The 2010 winner of Canada Reads, the annual CBC competition to name one Canadian book that they figure every Canadian should read, was Nikolski, by Nicolas Dickner (Vintage). It is an engaging, complex story of three young Canadians: a mysteriously nameless used-book salesman; Noah, a nomadic archaeology student who grew up moving towns every two weeks; and Joyce, a restless descendant of seafaring pirates.
Their paths keep almost but not quite intersecting as they go about their daily adventuring in Montreal. But everything is connected: more fish references than you can imagine, from the fish-patterned tablecloth to insects flying around a light at night described as “a cloud of phosphorescent plankton.” Even the Nikolski compass is a marine instrument, so named because it faithfully points not-quite-north to the town of Nikolski, Alaska, “home to 36 people, 5,000 sheep and an indeterminate number of dogs.”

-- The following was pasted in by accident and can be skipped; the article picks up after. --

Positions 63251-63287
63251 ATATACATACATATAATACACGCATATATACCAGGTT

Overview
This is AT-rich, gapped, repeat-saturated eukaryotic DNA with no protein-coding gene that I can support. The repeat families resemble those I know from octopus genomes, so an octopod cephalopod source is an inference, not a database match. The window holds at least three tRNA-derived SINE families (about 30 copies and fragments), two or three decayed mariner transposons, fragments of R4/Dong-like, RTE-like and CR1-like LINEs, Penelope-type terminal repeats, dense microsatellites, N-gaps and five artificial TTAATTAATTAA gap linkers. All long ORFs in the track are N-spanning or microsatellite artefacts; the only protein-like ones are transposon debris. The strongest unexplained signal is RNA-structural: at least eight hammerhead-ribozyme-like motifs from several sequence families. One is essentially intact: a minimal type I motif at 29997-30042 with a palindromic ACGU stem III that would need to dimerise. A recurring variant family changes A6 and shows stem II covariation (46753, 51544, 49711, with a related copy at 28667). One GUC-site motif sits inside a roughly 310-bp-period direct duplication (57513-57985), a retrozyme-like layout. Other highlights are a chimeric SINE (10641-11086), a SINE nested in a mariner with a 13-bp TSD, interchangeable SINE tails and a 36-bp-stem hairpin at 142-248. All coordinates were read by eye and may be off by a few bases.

The book includes a fair amount of made-in-Canada name-dropping. After reading about the CBC news (twice), the RCMP entering a fish store and the names and postal codes of ten gazillion small Canadian towns, I started checking the Canadian-ness of everything I came across. The smell coming from the janitor’s apartment in Joyce’s building, for instance, was of Kraft Dinner, so I did some googling. It turns out that although Kraft is an American company, the founder, James Kraft, was born near Stevenson, Ontario, and lived there until he was twenty-nine. Three other facts about Kraft Dinner: a) we’ve kept the original name (the Americans call it “Kraft Macaroni and Cheese,” the English “Cheesey Pasta”); b) Canada has the highest per-capita consumption of it; and c) we’re the only ones who call it “KD.”
In a novel that has been translated into five languages and published in seven countries, we can only love Dickner’s little shout-out to us loyal followers of the noodles in the blue box.